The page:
The Nelson Star is providing readers with all the latest news related to the COVID-19 coronavirus outbreak and how it affects our community. Check this page regularly for updated content.
A union rep at Save-On-Foods talks about life in the aisles during a pandemic.
Balfour, Castlegar and Rossland golf courses are also set to open.
Nelson’s Pride Parade has also been pushed back to next year.
No cap and gown ceremonies will be held this summer at Kootenay Lake schools.
It’s still happening at hospitals, but with a number of changes.
Teresa Wiedrick has already learned what many parents are trying to work out during the pandemic.
The city-authorized site will offer a safe place for people to self-isolate.
The RDCK says the ban is temporary and necessary to deal with COVID-19.
No late fees or disconnections, and payments more flexible.
The festival says it will make tickets redeemable if this year’s dates are postponed.
TV Legends includes Taylor Pritchard, Charlie Garton and Akailah Yocom.
“People recognize the need for local food.”
Greg Smith, Laurel Conley and Veronica Holman were travelling in Peru before the COVID-19 pandemic.
The service is for people either at-risk of or currently homeless.
School District 8 is providing on-site education for certain families during the pandemic.
Sebastien De Marre and Marie-Paule Brisson won’t leave their foster children behind in Haiti.
Building inspections and GIS services are some of the services impacted.
The college has set aside up to $30,000 in matching funds for donations.
Vacancies are there, even for people who need to self-isolate.
We examined how Nelson and cities across B.C. are monitoring public places.
Kootenay Country Craft Distillery says it isn’t so easy to make hand sanitizer.
Two staff members have been making deliveries to students.
New clinic will handle only serious cases of pain, infection, or trauma.
The RDCK is restricting access to protect its employees and the public from COVID-19.
All open burning is prohibited to reduce COVID-19 respiratory risk.
Free vegetable seeds are being sent out across the region.
“I am afraid of getting sick, afraid of how long I am going to be here.”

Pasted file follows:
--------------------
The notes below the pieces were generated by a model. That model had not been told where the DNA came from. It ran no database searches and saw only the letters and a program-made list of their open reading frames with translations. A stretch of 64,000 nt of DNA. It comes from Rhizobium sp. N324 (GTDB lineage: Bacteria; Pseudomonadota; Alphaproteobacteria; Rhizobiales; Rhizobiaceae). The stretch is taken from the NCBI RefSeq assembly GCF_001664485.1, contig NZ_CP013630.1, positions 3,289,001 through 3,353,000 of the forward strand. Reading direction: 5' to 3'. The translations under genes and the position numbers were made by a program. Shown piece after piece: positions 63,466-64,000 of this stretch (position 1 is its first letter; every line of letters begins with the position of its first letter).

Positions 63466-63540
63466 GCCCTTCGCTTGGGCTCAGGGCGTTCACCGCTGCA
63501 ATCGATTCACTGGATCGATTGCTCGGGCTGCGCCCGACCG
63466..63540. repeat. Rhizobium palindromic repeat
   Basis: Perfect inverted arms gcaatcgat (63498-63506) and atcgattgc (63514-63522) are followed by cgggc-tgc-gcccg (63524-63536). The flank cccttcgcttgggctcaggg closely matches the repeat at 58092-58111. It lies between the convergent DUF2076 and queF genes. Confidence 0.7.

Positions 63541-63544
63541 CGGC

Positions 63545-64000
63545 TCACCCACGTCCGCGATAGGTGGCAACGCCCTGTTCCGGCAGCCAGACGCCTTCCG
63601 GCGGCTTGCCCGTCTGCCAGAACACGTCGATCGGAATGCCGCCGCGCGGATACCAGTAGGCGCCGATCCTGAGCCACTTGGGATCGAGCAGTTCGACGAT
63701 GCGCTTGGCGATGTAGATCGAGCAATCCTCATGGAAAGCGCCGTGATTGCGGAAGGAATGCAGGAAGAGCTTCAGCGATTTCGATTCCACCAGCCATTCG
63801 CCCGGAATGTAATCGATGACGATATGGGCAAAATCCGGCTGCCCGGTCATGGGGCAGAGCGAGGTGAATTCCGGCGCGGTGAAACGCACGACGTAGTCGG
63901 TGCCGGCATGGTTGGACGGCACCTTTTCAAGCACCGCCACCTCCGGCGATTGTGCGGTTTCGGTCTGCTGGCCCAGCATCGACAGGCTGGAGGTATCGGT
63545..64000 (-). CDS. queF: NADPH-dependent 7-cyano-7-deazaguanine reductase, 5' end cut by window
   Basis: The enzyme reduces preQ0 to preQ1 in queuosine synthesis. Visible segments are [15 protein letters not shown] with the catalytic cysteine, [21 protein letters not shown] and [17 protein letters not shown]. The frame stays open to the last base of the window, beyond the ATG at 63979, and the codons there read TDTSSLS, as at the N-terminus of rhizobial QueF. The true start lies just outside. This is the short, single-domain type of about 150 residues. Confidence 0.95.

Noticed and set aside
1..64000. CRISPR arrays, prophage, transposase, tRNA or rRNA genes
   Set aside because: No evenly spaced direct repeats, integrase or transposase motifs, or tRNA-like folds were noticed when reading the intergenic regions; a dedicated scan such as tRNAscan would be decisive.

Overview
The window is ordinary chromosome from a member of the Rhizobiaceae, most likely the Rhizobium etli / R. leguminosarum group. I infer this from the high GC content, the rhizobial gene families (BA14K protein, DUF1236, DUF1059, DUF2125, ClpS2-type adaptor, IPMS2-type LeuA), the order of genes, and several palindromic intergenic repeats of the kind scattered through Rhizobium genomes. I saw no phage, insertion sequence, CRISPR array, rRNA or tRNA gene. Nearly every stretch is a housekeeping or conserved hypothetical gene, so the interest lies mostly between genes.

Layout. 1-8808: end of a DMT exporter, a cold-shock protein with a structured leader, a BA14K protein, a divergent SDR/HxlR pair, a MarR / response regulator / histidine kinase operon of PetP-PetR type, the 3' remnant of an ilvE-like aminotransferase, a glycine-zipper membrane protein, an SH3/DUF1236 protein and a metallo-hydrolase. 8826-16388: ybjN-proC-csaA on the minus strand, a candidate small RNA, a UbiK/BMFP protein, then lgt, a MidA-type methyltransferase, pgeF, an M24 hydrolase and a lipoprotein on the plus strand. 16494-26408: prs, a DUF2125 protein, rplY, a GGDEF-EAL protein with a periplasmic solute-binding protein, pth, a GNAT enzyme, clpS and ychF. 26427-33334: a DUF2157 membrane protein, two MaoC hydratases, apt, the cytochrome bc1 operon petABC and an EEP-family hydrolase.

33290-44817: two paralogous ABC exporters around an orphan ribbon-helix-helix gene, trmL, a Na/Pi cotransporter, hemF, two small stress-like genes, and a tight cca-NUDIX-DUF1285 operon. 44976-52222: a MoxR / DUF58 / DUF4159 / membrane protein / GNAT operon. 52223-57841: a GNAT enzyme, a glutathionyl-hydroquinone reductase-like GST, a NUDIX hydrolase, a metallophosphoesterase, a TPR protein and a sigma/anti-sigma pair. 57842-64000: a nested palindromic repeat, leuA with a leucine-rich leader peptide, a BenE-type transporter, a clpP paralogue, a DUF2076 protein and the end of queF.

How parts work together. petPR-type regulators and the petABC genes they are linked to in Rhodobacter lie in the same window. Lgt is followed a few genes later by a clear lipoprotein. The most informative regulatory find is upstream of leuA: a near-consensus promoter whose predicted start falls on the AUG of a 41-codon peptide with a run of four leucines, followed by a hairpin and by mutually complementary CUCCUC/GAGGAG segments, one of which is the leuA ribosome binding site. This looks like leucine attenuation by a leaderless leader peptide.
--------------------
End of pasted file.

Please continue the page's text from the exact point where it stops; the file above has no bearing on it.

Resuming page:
These store owners are trying to get by while shops are closed.
Michael Vance wants 3D printers to make needed supplies.
Savings will mitigate the effects of COVID-19.
Stepping Stones shelter remains open, but staff are running short on personal protective equipment.
Jessica Mitchell wants to provide supplies for first responders and essential care workers.
It’s our most frequent question from readers.
Last week it was announced that flights to and from Vancouver would be cut. Now it’s Calgary too.
Only urgent matters will be heard, and for Kootenay cases, that will be in Kelowna.
The trails so far include spots near Nelson, Castlegar, Rossland, Nakusp and Creston.
Len MacCharles says city staff will monitor how residents use the parks.
The regional district gave its budget a rethink after the outbreak.
Most services within buildings are now unavailable.
Free tipping fees are being rolled out across the district.
Essential visits are limited to end-of-life situations and caregivers.
A doctor in the city says there are cases. Interior Health is also investigating a long-term care facility
The annual music festival may be the first in a number of summer events postponed in B.C.
The college has 200 students in buildings located in Nelson and Castlegar.
The doors are closed but ways to do business by phone or email have been enhanced.
David Alfaro says the recommendation of the dental college does not go far enough and he wants a government-ordered shutdown.
Our Daily Bread needs volunteers and donations.
The Star interviewed the managers of the four major grocery stores in Nelson.
Students are being told to stay home while staff figure out how to keep teaching.
The Nelson and District Community Complex, the Nelson Civic Area and the Nelson Civic Theatre are all closing.
The Rossland resort said the decision “has not been made lightly.”
The resort had initially planned to stay open, but changed direction two days later.
But only for people with specific symptoms and risk factors.
Major music events are set to continue, but local venues in the city are suspending operations.
Nelson had its red-hot playoff run ended prematurely as the league scrapped its schedule.
Classes continue at Selkirk College campuses, but students are being told to stay home if they feel sick.
Isobel Mackenzie says facilities like Nelson Jubilee Manor are capable of containing the virus.
The trips were supposed to happen over spring break.
Marc Savard, who teaches in Wuhan, left the city just as the outbreak began
Black Press is also providing extensive coverage of the outbreak. Click here to see every related story from across B.C. and Canada.
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